Eudora Elementary School

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2010 Exhibition of School Planning and Architecture. Eudora Elementary School. Eudora, Kansas New Construction Project of Distinction DLR Group. Eudora Elementary School. - PowerPoint PPT Presentation

Transcript of Eudora Elementary School

  • Eudora Elementary SchoolEudora, KansasNew ConstructionProject of DistinctionDLR Group2010 Exhibition of School Planning and Architecture

  • Eudora Elementary SchoolYoung learners in Eudora, Kan., go places every day, but not just ordinary places. They experience every corner of the globe by entering the new Eudora Elementary School.

  • Eudora Elementary School

  • Community Voice PrevailsCommunity Environment: Eudora, Kan., is a suburban, bedroom community 30 minutes southwest of Kansas City. With a lack of industry in the town, the majority of taxes are paid by households. In recognition of this burden on taxpayers, the Eudora School District seeks opportunities to spend community funds responsibly and appropriately.

    Members of the Eudora community were instrumental in the initial planning stages of the new elementary school. More than a year before any ballot issue was placed before voters, dozens of stakeholders parents, patrons, teachers, and administrators gathered to discuss the types of facilities that would best meet the need of the community and its children. In the case of Eudora Elementary, this Community Advisory Committee (CAC) expressed two major concerns that ultimately guided the design process: EQUITY and future GROWTH.Eudora Elementary School is a great example of a building that meets diverse community, facility and budgetary needs, while making student learning the absolute top priority.

    --Don Grosdidier, Superintendent

  • Equity. Growth.Community Environment: EQUITY. Members of the CAC wanted a school large enough to accommodate all children in elementary grades. In a small community such as Eudora, they feared that having neighborhood schools individual K-5 buildings with attendance boundaries would create tension, resentment and unfairness between different areas within the community. A single attendance center for all students in grades 1-5, however, would ensure that every Eudora child benefited from the same caliber of teacher, facility and opportunity.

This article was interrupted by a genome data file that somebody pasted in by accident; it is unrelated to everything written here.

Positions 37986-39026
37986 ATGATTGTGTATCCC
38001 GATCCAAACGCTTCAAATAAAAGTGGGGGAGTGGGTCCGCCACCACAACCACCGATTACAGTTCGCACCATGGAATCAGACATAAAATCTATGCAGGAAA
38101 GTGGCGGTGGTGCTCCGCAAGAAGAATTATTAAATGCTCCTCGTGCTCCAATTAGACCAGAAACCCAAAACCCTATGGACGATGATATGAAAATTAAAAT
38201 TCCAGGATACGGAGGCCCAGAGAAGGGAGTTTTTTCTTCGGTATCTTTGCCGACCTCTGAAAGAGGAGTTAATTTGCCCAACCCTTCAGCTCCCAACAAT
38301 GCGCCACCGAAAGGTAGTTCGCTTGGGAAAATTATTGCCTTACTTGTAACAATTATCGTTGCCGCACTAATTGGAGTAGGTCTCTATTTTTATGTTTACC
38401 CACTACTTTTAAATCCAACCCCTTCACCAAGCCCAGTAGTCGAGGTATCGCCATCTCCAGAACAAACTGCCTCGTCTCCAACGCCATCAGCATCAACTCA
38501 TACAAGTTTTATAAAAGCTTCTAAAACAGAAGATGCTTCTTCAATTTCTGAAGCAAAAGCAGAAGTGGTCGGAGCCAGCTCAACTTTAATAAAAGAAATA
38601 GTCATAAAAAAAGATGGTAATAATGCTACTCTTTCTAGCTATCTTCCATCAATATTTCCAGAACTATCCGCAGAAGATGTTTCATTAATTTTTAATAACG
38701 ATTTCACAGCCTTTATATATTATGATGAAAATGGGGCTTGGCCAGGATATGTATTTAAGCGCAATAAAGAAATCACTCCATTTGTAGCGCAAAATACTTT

GROWTH. The CAC requested the new elementary school be built on a scale that would suit the communitys continued growth for many years. Community members were adamant that they not be asked again in 3, 5 or 8 years, to pass bonds for another new school. This influenced not only the size of the existing building, but also the decision to masterplan a future sixth pod, if it should be needed in the future.

    The building allows for a lot of students but you notice the quietness at the same time!!!

    --Becky Topil, First Grade Teacher

  • Personal, InvitingCommunity Environment:While these community desires for one school that was large enough to accommodate future growth required a large facility, the CAC drew up one final requirement: that the new school feel personal and individual for every student. In a small town, nobody was excited about the idea of having a big school for elementary students with long hallways and an impersonal, institutional feel. Community and staff members, alike, believed that the new building needed to be designed in such a way that even the youngest of students felt connected and insulated from the potentially impersonal scale of a larger building.

    In addition to other district-wide projects, the elementary school was funded through a $45 million bond referendum in Nov. 2007.

  • TrendsettersCommunity Environment: The 30-person Community Advisory Committee (CAC) involved Community Representatives, the Superintendent, Administration, Parents and Teachers. This group determined one large community school would be more efficient to operate, and would decrease the number of transitions students would make from school to school throughout their career at Eudora School District.

    Together with the design team, the CAC set out to tour large elementary schools in the Kansas City and surrounding area, however they had difficulties finding elementary schools that housed 1,000 students.

    The CAC and Eudora administration seized an opportunity to be a trendsetting district and build one large school for the entire elementary school population. They realized the key to the success of the school was the design, and began to focus on the solution.

  • Nimble DesignCommunity Environment:The CAC defined the following Guiding Principles for the design solution:Simple, kid-friendly designSmall learning communitiesOverall theme to engage students in learningCollaborationInner spaceFlexibility of group gathering spaces

    The result is a nimble, flexible design that can evolve to meet the needs of Eudora students for decades. The new 130,000-square foot school is designed around a small learning community (SLC) concept to reduce the scale of the school for young students.